Medical help during childbirth

physician holding pregnant woman's shoulders

If your labor isn’t progressing as expected, or you or your baby shows signs of distress, we might need to help you deliver. These are some common ways we do that:


Sometimes near the end of labor, when the baby’s head is showing, we make a small cut in the area between the vagina and rectum (perineum). We only perform this procedure when it’s absolutely necessary — to prevent a large vaginal tear or to speed up delivery for a baby who is showing signs of distress.

Assisted delivery

Forceps look like a long pair of tongs or spoons. We may use them to help pull the baby out while you push.

A vacuum extraction uses a soft suction cup to hold the baby in place while he or she is in the birth canal. We may use this device if your baby starts moving back up into the birth canal during contractions.

Cesarean birth, or C-section

In a Cesarean birth, the baby is delivered through an incision that cuts through a mother’s belly and uterus. Sometimes they’re planned before delivery, as is common for babies who are in a breech position. But most C-sections are unplanned, and the decision to perform them is made during delivery because of problems that come up during labor.

At Kaiser Permanente, our goal is to help moms who have C-sections have all of the same special experiences they imagined they’d have on delivery day. Unless you need an emergency C-section, your partner or support person can be with you. Whenever possible, we’ll talk to you about your preferences — like using drapes in a way that lets you see your baby at delivery, and taking steps to help you and your baby have skin-to-skin contact as soon as we can.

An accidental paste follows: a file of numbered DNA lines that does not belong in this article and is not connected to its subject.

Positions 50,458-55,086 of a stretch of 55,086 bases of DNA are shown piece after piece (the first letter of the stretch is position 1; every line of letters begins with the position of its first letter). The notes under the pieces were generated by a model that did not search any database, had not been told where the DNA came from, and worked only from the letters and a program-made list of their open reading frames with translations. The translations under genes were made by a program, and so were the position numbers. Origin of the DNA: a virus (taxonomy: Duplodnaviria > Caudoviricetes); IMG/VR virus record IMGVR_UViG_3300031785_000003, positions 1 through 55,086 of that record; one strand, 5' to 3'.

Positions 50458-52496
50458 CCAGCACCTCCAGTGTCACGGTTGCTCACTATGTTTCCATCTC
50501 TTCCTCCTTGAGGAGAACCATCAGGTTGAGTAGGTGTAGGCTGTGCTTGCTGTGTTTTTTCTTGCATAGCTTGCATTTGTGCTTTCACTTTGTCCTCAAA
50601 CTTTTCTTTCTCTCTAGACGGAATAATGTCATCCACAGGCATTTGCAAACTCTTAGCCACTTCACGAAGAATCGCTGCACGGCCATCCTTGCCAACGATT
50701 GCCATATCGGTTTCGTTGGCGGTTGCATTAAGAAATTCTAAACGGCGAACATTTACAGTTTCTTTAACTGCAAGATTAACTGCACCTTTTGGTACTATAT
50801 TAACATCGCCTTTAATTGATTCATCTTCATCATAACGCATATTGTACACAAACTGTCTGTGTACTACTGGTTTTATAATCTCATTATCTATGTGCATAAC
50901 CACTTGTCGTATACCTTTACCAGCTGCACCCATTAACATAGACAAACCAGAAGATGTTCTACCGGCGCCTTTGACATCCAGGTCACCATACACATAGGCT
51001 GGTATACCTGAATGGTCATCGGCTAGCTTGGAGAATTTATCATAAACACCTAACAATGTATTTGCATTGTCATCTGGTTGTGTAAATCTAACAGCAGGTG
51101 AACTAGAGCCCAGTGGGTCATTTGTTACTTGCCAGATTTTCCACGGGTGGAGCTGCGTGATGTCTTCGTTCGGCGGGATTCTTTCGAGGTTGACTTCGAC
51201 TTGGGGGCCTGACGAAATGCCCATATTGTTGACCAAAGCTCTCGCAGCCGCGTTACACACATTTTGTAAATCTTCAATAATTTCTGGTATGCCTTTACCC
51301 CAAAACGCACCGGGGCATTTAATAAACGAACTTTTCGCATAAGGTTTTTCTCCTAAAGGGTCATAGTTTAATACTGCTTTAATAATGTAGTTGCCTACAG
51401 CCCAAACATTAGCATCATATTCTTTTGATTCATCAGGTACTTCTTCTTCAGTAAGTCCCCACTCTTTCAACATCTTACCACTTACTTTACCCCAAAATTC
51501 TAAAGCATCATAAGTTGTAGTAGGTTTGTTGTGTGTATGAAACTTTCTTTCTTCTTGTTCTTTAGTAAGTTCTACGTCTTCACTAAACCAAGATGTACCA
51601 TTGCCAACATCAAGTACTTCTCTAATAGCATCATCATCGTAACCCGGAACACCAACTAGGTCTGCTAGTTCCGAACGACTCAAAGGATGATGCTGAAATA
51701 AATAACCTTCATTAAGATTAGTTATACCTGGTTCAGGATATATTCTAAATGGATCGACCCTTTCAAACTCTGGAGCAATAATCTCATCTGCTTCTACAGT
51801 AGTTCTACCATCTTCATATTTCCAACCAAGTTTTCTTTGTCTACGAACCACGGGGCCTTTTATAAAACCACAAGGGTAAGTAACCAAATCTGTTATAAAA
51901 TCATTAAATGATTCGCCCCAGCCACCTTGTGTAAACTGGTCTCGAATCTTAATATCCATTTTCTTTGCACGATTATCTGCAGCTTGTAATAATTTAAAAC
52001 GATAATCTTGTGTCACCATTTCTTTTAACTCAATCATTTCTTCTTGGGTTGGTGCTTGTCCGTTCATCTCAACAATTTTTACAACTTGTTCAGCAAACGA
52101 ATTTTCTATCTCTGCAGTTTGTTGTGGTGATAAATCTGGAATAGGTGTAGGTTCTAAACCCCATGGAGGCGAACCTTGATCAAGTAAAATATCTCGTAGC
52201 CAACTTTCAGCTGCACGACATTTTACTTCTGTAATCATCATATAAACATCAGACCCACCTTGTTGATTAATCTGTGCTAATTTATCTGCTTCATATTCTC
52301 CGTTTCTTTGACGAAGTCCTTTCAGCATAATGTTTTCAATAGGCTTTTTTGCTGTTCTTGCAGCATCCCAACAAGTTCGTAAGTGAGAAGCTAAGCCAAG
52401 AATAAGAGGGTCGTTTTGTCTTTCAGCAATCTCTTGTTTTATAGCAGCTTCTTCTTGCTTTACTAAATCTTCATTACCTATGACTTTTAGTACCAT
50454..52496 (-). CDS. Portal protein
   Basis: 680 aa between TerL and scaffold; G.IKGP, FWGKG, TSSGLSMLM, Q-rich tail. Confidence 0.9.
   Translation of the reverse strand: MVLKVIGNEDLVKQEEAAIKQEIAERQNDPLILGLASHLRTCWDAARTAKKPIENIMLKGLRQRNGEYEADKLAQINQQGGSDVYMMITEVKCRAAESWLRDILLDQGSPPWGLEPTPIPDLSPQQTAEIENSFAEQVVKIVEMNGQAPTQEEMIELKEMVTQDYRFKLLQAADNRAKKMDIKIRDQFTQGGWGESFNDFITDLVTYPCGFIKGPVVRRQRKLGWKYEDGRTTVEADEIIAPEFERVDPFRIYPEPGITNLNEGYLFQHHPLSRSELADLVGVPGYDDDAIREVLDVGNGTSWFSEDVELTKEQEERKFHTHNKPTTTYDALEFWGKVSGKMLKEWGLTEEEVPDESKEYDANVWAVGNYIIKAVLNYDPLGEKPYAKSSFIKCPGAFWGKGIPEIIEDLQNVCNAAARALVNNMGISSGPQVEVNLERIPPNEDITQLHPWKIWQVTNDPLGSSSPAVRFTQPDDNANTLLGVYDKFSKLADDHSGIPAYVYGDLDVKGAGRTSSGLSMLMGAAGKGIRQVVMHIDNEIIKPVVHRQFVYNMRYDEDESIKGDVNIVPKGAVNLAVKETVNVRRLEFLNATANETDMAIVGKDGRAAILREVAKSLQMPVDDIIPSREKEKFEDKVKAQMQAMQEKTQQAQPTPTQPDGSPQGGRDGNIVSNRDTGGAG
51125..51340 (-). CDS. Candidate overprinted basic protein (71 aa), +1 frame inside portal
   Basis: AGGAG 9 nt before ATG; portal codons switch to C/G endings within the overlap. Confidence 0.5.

Mothers and babies usually do fine after a C-section, but it’s still major surgery. There are slightly more risks than with vaginal delivery, as well as longer hospital stays. At Kaiser Permanente, we only recommend C-sections when they’re medically necessary. Giving birth is a natural thing that your body was designed to do, so we try not to interfere when we don’t have to.

physician examining pregnant woman

Did you know?

Kaiser Permanente hospitals have a very low C-section rate.

Kaiser Permanente hospitals in California: 25%

California for-profit hospitals: 35%*

National average: 32%**

Many other providers automatically recommend C-sections to women who have had one in the past. At Kaiser Permanente, we offer a trial of labor before Cesarean, helping women avoid surgery and deliver naturally whenever possible. This reduces recovery time — both in the hospital and at home.

woman in labor standing

Did you know?

Vaginal birth after C-section (VBAC) rates:

Kaiser Permanente hospitals in California: 21%

California average: 10.5%

— Office of Statewide Health Planning and Development, 2014.

*Agency for Healthcare Research and Quality, 2014.

**Centers for Disease Control, 2014.